Whittle, J. and Hutchinson, J. (2011) Mismatches between industry practice and teaching of model-driven software development. In: 7th Educators' Symposium@MODELS 2011 Software Modeling in Education Pre-Proceedings. Oldenburg Lecture Notes in Software Engineering . Carl von Ossietzky Universitat Oldenburg, Oldenburg, pp. 27-30.Full text not available from this repository.
EAMDE was a 12 month research project, investigating how industry uses model-driven software development (MDSD). Using quantitative and qualitative research techniques, experiences were collected on the adoption and application of MDSD in 17 companies. The study highlighted examples of good and bad practice that lead to success or failure with MDSD. Some of these practices appear to have ramifications on the way that MDSD, and software modeling more generally, is taught within universities. This paper presents three of the key findings relevant to education: (1) A significant number of successful MDSD companies build their own modeling languages and generators, suggesting a re-orientation of education away from UML notation to fundamental modeling principles; (2) MDSD is generally taught top-down, whereas industry success is more likely when MDSD is applied bottom-up; (3) successful application of MDSD requires skills both in abstract modeling and compilers/optimization; however, these skills tend to be separated in standard CS curricula.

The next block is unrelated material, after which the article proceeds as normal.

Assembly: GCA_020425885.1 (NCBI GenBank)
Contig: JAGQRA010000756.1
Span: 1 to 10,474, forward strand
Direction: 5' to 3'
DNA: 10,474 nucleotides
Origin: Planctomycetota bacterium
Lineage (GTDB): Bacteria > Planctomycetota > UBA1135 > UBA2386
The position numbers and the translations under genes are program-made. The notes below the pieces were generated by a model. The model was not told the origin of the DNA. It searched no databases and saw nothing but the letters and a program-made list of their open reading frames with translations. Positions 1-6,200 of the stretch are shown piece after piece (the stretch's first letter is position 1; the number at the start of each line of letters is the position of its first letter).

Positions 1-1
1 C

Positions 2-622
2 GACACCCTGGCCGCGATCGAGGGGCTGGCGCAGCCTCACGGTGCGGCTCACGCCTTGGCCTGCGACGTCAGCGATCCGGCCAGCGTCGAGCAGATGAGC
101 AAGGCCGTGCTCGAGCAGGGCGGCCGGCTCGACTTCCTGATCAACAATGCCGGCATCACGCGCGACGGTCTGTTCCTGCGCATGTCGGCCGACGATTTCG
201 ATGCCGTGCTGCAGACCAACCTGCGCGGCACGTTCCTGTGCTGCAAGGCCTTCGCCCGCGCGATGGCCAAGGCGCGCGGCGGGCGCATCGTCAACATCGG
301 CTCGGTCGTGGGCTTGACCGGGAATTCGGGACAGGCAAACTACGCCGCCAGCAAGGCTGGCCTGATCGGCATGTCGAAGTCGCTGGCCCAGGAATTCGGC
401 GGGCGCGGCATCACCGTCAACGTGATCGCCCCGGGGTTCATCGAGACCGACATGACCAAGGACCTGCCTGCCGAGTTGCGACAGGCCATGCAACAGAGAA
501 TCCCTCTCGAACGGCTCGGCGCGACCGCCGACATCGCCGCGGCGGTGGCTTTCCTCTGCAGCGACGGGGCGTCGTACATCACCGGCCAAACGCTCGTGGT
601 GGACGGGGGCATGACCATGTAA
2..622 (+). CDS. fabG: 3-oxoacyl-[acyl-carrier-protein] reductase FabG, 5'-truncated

|Item Type:||Contribution in Book/Report/Proceedings|
|Uncontrolled Keywords:||model-driven software development ; education|
|Subjects:||Q Science > QA Mathematics > QA75 Electronic computers. Computer science|
|Departments:||Faculty of Science and Technology > School of Computing & Communications|
|Deposited On:||21 Aug 2012 09:35|
|Last Modified:||20 Nov 2016 00:08|
Actions (login required)